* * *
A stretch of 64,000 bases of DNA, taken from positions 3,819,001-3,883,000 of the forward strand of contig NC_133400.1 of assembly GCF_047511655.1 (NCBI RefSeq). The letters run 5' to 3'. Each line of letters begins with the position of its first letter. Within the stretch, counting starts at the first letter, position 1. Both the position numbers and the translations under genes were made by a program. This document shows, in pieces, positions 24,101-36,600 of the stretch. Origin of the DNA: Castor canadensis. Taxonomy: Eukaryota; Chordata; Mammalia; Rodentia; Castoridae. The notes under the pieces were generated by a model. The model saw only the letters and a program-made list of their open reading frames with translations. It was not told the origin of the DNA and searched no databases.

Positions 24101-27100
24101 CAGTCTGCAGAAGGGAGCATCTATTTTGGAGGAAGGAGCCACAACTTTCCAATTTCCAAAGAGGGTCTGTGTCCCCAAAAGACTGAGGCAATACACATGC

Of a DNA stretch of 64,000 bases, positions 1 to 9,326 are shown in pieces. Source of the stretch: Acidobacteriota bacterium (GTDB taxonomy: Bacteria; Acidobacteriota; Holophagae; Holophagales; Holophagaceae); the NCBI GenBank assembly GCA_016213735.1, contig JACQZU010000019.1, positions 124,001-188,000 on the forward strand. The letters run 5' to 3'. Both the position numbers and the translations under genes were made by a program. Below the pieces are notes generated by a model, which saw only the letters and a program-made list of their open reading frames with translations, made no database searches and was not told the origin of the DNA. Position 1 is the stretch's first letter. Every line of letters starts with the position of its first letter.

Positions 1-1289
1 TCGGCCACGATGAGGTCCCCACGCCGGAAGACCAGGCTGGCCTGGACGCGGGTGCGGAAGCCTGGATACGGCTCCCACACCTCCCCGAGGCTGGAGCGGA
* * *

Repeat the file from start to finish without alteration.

A stretch of 64,000 bases of DNA, taken from positions 3,819,001-3,883,000 of the forward strand of contig NC_133400.1 of assembly GCF_047511655.1 (NCBI RefSeq). The letters run 5' to 3'. Each line of letters begins with the position of its first letter. Within the stretch, counting starts at the first letter, position 1. Both the position numbers and the translations under genes were made by a program. This document shows, in pieces, positions 24,101-36,600 of the stretch. Origin of the DNA: Castor canadensis. Taxonomy: Eukaryota; Chordata; Mammalia; Rodentia; Castoridae. The notes under the pieces were generated by a model. The model saw only the letters and a program-made list of their open reading frames with translations. It was not told the origin of the DNA and searched no databases.

Positions 24101-27100
24101 CAGTCTGCAGAAGGGAGCATCTATTTTGGAGGAAGGAGCCACAACTTTCCAATTTCCAAAGAGGGTCTGTGTCCCCAAAAGACTGAGGCAATACACATGC

Of a DNA stretch of 64,000 bases, positions 1 to 9,326 are shown in pieces. Source of the stretch: Acidobacteriota bacterium (GTDB taxonomy: Bacteria; Acidobacteriota; Holophagae; Holophagales; Holophagaceae); the NCBI GenBank assembly GCA_016213735.1, contig JACQZU010000019.1, positions 124,001-188,000 on the forward strand. The letters run 5' to 3'. Both the position numbers and the translations under genes were made by a program. Below the pieces are notes generated by a model, which saw only the letters and a program-made list of their open reading frames with translations, made no database searches and was not told the origin of the DNA. Position 1 is the stretch's first letter. Every line of letters starts with the position of its first letter.

Positions 1-1289
1 TCGGCCACGATGAGGTCCCCACGCCGGAAGACCAGGCTGGCCTGGACGCGGGTGCGGAAGCCTGGATACGGCTCCCACACCTCCCCGAGGCTGGAGCGGA